What separates human intelligence from other animals? According to new research published in the journal Cell, it depends not only on the abundance of neurons but also on how these cells work.
"There are many divisions of electricity in human neurons that allow these units to become more independent, which increases the computational ability of individual cells," said Mark Harnett, MIT Associate Professor of Brain Science and Cognition at Harvard University.
This results in branching, which is a form of branching that is responsible for communicating information in the form of electrical signals from one cell to another.
This is quite equivalent to a transistor on a computer, these neurons communicate with each other permanently and that's what controls our thoughts and behavior.
However, because these signals move along the branch it becomes weaker than before.
The researchers compared the electrical activity of human neurons with mouse cells using finger-sized parts of the temporal temporal lobe, taken from epilepsy patients who had to be released during their surgery to find out exactly how long the branching affected their electrical properties.
Human dendrites are far longer than the consequences of mice, because human crust is the thickest.
The cortex consists of 30% of brain volume in mice, while it contains about 75% of the volume of the human brain.
Apart from these structural differences, the general organization of the brain is clearly similar to the 6 neuron layers, the cells in the fifth layer contain consequences that can extend across the path to the beginning.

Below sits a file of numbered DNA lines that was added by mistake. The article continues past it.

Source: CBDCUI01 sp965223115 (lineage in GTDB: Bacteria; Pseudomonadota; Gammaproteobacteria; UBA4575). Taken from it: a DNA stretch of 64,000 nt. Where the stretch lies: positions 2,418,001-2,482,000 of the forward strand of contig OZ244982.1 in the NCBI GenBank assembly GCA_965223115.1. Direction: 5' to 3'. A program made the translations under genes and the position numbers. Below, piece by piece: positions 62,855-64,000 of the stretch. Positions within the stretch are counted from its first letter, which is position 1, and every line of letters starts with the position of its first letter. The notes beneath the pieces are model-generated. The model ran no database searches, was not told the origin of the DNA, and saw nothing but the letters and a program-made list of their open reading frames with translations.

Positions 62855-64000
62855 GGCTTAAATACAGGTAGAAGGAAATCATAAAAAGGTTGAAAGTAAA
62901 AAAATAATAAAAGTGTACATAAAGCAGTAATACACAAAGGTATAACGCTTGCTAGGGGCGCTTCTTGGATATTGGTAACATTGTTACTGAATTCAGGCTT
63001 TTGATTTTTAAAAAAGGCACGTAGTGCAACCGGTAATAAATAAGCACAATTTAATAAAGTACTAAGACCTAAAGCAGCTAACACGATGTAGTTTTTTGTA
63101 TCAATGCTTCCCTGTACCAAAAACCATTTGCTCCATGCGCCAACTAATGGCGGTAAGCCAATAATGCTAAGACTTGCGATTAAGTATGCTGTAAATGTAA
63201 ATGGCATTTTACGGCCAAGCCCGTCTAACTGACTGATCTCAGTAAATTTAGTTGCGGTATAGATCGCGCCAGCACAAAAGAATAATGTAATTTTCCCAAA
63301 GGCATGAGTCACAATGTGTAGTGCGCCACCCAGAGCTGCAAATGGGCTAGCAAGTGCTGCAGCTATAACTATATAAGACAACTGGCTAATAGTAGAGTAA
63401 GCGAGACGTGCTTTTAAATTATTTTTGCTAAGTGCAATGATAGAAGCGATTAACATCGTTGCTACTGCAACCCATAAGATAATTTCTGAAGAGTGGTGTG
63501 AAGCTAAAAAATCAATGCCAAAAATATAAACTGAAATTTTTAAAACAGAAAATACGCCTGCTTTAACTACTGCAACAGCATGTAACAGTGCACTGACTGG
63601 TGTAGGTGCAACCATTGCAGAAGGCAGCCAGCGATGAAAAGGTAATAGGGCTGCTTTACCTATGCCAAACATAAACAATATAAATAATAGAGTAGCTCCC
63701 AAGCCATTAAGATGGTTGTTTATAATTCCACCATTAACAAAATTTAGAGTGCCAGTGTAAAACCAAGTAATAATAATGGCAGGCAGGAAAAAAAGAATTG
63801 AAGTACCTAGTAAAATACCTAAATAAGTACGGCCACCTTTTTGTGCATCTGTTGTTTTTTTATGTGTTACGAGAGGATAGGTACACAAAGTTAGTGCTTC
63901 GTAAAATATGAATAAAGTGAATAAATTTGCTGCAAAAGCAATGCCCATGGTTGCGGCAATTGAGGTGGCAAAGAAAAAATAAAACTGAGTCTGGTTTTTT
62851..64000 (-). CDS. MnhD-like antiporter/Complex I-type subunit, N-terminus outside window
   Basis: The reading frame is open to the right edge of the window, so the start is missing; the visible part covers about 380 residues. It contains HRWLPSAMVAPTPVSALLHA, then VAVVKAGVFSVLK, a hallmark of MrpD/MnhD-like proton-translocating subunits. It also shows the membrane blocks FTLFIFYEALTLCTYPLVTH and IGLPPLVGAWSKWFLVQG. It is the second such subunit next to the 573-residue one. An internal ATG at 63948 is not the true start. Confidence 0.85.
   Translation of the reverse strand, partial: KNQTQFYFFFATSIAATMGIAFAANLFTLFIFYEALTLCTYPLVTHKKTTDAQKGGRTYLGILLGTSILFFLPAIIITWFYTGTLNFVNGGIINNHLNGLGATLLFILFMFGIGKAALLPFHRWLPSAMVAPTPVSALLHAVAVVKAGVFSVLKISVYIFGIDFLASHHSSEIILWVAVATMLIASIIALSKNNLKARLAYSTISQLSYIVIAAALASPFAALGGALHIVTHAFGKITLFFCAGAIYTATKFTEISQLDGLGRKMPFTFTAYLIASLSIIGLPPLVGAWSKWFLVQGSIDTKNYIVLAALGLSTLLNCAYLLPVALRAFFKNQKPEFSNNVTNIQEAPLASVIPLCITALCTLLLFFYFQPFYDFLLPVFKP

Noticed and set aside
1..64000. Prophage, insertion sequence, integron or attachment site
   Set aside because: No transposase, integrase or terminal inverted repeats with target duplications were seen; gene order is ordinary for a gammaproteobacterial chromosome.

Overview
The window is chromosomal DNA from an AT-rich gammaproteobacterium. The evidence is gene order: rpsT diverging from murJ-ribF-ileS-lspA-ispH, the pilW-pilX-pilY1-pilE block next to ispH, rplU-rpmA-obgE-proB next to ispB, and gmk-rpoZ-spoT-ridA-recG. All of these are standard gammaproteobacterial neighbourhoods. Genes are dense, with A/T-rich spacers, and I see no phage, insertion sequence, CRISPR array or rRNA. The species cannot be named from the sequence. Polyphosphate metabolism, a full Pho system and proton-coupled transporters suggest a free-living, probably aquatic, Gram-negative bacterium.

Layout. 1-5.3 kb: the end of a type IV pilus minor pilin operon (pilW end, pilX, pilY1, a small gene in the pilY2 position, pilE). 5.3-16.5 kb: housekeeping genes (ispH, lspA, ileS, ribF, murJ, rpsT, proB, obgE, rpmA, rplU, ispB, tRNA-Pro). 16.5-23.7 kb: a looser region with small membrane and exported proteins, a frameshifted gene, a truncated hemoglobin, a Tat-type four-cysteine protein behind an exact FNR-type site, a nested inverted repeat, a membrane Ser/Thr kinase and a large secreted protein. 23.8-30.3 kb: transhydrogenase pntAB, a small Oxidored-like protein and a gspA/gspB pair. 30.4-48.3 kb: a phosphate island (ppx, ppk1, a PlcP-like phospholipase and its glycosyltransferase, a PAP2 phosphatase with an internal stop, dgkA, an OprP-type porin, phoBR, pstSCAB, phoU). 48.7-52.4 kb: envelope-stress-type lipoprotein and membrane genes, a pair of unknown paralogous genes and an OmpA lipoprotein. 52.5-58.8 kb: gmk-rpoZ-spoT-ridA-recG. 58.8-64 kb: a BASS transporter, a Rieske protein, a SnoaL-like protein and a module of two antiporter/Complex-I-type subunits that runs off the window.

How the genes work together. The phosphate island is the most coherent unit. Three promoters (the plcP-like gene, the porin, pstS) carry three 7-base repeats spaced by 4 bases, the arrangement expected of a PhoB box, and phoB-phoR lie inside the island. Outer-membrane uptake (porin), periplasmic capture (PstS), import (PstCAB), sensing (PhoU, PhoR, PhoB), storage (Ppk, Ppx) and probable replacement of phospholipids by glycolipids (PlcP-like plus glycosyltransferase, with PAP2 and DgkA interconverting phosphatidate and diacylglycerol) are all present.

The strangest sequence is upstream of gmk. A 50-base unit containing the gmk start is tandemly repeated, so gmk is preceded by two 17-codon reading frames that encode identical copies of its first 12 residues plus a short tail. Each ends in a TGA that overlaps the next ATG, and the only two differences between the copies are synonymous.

The researchers used a process called electrophysiological electrophoresis to be able to observe how electrical signals pass through branching.
The researchers stored it in solution so that they could keep the tissue alive for two days.
The researchers found that human dendrites carry weaker signals than mice, because human branching must take longer to reach the first layer of the fifth layer.
The research also resulted in the discovery of differences between human samples and rat samples in the density of ion channels that control signal flow.
While the number of ion channels is the same, the density is lower in human samples, which Harnett said could help explain some differences in electrical activity.
Scientists must determine the effect of differences in electrical activity on human intelligence, according to Harnett's suspicion, they allow individual neurons to do more complicated calculations because many branching areas can affect the strength of the incoming signal.
- Translated by Amjad Al Khosousi
- Check: Dreams Advisor
- Editing: Tasnim Almnajjid
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